These are purely selfish questions, but if the answers are equally selfish (ie, because I wrote it, because that's the way it happened), then I propose that your script is in trouble (as mine was). I don't see everything Jessica Alba is in nor do I see everything Charlie Kaufman wrote merely because their names are on it. They have to earn my attention every time.

I started scribbling notes for what I call "externalities." I'm sure there is a real term for it but it was my own personal shorthand for the fun stuff. Bizarre situations, crazy incidents, sarcastic remarks that could happen on a cruise.

Then I drove my friends crazy.

I pitched them logline after logline asking them, would you see this? Over and over again they'd listen to my pitch and say it didn't intrigue them, at least not enough to get them to see it. I needed a hook and I didn't have one. I fell into the abyss for about six weeks.

Finally, out of sheer chance, I thought about my antagonist. Why is he making her life miserable? Why is she a threat to his way of life? Because he thinks she's a... And then I got it. My new pitch made people chuckle, which was a vast improvement over the old pitch.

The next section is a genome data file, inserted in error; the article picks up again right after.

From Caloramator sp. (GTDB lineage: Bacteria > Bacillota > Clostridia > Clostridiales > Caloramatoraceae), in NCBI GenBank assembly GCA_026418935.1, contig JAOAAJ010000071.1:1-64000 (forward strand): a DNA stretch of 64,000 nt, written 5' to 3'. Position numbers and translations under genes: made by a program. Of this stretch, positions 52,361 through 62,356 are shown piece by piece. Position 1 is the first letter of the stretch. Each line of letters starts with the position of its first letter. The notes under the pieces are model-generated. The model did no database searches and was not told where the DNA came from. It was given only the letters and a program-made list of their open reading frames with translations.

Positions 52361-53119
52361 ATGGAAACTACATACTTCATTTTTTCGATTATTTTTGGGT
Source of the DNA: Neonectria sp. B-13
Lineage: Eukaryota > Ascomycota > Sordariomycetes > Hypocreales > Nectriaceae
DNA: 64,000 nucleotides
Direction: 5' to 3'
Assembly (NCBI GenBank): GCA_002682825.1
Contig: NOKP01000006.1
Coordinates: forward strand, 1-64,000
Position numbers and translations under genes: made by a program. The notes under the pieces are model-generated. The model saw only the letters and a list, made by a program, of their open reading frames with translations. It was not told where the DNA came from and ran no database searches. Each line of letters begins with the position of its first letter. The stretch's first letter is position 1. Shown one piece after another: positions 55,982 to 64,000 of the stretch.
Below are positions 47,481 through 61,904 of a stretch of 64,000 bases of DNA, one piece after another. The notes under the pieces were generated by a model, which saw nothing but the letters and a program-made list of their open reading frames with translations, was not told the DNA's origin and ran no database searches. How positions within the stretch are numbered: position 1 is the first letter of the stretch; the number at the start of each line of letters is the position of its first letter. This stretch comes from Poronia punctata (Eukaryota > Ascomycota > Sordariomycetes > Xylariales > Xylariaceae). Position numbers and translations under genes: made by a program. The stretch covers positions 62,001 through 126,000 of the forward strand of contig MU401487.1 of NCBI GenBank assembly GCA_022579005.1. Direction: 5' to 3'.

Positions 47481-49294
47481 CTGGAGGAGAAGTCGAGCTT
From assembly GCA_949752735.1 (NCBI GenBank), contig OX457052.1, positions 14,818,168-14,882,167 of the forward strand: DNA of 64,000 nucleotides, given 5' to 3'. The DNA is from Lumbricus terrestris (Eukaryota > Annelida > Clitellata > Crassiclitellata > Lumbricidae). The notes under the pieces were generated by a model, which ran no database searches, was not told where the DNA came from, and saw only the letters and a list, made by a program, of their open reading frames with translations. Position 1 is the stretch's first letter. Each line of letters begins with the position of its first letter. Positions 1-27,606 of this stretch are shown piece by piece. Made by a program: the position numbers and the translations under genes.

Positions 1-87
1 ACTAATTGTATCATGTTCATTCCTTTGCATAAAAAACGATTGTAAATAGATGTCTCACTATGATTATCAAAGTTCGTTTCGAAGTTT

So now I had my pitch, my theme, and a whole bunch of scenes. Easy rewrite, right? Nope. Now I had to cure the passive main character syndrome.

One of the popular paradigms for describing screenplay structure goes something like this: Act one, your hero climbs up a tree. Act two, you throw rocks at him. Act three, your hero climbs down. I found this paradigm not only useless, but counter productive. Who is throwing rocks at our hero? The image of a person protecting himself creates the foundation for passivity. Act two should not be happening to our hero but happening because of our hero. He should be breaking branches, grabbing fruit, chasing birds not cowering from thrown rocks.

Now comes the pain. How does my protagonist's overall want/desire/need put her into the scene? How does she put herself there so that the scenes don't merely happen to her? How does she makes the scene happen? Now I can make use of the scene fundamentals: what is her tangible objective? what is her tangible obstacle? what does she do to overcome the obstacle and achieve her objective?

This was painful because in my mind, I had already answered these questions. I had to come up with new solutions to the old problems. Fighting the inertia of "been there, done that" was excruciating but in the end, worth it.

About 5 pages of the original script remained when all was said and done. And now I consider this draft a first draft. The original draft (which I now call the vomit draft) was not completely useless. I had used the vomit draft to discover my characters, create their voice, and get under their skin. I created the world of the story and the rules of the game. The rewrite made it come alive.